I think there should be automatic penalties. Aside from whatever summonses are given for traffic violations committed or charges filed (or not filed), there should be a baseline penalty of a 1 year driver license suspension and $1,000 fine for a motorist who injures a pedestrian or bicyclist. And for any driver who kills a pedestrian or bicyclist, there should be an automatic 10 year suspension of their driver license and a $5,000 fine. These are rough ideas, but there should be some automatic baseline penalty just based on their failure to yield.

  • Mr. Komanoff’s article on sanitation trucks is right on the mark, as are the comments on that subject.

    But this particular intersection — where three roads (including two major avenues) intersect underneath two subway lines — is especially, inherently dangerous.

    The photo posted above does not do the situation justice. Click on this view (also from google maps),

    Note the light/dark contrast underneath the train line. Visibility at Myrtle/Broadway really is that poor at times. On the google map view, rotate around so you are just opposite from where the “Doritos” truck is turning. The gentleman was struck dead this morning near the pillar in the roadway. Apparantly (according to the Daily News), the guy was crossing the street on crutches, which makes this incident even sadder.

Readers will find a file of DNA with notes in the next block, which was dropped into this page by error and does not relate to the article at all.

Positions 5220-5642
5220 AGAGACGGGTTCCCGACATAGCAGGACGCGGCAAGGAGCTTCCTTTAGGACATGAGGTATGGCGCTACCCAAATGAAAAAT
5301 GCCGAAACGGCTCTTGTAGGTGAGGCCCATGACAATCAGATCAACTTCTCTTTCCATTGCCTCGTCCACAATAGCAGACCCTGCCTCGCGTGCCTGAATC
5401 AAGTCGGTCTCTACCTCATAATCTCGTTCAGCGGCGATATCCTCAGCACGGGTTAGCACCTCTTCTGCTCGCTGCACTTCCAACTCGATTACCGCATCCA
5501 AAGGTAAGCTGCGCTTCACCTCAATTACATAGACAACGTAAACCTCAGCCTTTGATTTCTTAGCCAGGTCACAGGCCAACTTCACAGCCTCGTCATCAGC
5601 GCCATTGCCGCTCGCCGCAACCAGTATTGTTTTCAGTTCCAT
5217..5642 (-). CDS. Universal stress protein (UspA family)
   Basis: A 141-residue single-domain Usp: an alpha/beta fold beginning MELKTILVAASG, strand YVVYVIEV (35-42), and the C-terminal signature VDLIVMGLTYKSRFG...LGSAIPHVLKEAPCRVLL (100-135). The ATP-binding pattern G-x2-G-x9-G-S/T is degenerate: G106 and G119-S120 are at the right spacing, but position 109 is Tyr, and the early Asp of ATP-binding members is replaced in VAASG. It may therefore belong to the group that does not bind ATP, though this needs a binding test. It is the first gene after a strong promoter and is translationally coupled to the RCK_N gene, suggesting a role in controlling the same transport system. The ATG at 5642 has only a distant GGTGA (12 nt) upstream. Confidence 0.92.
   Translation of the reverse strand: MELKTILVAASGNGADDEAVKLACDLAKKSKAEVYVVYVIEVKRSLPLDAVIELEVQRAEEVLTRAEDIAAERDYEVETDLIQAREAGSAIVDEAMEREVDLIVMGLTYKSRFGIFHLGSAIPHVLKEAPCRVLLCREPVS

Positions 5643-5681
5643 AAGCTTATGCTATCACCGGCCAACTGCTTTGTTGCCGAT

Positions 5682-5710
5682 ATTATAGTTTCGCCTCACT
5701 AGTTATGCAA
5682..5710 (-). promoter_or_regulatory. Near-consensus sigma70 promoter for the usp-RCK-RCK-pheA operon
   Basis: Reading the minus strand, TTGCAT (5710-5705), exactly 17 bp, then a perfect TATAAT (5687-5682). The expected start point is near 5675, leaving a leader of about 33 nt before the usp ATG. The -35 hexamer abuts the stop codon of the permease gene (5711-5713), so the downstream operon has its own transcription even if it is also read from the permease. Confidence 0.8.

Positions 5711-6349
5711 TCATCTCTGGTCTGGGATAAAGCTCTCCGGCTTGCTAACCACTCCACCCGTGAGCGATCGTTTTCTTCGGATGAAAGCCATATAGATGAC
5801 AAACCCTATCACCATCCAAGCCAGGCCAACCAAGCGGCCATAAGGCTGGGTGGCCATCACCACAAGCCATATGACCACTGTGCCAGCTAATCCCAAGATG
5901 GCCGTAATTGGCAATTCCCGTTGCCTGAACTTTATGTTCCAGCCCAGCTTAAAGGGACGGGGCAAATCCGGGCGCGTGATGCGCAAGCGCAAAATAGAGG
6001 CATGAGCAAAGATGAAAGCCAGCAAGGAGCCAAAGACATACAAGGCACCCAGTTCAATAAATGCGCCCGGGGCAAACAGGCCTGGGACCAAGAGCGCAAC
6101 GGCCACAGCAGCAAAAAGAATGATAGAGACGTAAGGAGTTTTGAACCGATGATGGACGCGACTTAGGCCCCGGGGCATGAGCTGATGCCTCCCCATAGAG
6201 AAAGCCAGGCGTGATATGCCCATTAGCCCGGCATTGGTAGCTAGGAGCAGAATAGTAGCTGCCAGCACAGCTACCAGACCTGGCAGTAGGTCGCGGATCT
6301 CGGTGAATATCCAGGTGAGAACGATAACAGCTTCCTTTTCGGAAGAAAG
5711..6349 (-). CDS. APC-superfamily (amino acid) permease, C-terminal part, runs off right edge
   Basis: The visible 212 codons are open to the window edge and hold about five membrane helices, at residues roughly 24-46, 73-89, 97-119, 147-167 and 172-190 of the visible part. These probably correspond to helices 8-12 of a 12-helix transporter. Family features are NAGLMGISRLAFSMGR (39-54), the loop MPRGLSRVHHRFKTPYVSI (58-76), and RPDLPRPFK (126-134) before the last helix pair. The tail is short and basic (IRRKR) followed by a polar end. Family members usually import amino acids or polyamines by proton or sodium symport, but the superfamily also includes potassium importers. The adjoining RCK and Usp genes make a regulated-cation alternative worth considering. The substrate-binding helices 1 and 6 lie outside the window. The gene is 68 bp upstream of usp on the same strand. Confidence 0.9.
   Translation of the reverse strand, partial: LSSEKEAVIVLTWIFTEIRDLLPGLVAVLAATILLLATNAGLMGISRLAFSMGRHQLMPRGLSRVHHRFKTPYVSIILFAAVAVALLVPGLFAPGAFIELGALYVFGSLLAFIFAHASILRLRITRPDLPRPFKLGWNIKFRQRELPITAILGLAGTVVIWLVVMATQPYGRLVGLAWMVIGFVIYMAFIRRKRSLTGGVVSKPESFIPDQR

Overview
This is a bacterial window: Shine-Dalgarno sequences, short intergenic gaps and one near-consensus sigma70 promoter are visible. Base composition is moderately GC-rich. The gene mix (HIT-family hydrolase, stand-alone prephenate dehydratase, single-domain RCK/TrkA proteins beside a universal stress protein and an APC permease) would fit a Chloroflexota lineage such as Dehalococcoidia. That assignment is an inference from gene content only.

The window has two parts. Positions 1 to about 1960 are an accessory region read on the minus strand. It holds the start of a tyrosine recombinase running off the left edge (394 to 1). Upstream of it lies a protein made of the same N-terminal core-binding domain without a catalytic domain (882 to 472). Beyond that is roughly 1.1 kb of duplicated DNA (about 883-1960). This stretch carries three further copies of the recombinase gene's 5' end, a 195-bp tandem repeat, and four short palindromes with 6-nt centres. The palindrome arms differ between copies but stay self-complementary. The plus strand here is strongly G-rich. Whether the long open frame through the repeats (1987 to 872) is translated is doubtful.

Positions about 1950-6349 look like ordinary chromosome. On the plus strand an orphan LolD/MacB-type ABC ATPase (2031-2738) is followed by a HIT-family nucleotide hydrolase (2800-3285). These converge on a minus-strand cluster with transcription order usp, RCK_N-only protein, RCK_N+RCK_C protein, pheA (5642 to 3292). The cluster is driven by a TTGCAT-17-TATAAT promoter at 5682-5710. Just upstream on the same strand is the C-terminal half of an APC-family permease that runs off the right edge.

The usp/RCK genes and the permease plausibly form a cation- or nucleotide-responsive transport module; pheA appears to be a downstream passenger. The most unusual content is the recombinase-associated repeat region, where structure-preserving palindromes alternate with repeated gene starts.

Whatever the outcome of this particular case, and whatever the responsibilty that garbage trucks bear for the carnage on our streets (and yes, let’s please talk about that, my point is that this particular intersection is uniquely dangerous, and police resources should be re-deployed from other areas to protect pedestrians.

  • dporpentine

    I’ve driven and biked through that intersection–and I agree, it’s incredibly dangerous.

    As for drawing police resources there, I’d be amazed to see traffic cops trying to protect pedestrians. Fairly often I have to walk down Tillary and cross the Fulton Street Extension on the Brooklyn Bridge side of the street. The pedestrian crossing light is mindblowingly short–going white for something like five seconds before blinking red, and even that stage is short.

    And even so, traffic cops almost always wave cars and trucks through the white stage of the pedestrian light. One time, the cop waved through an eighteen wheeler that was blowing a red light and coming off the bridge going (easily) forty miles an hour. It’s about a thousand accidents waiting to happen.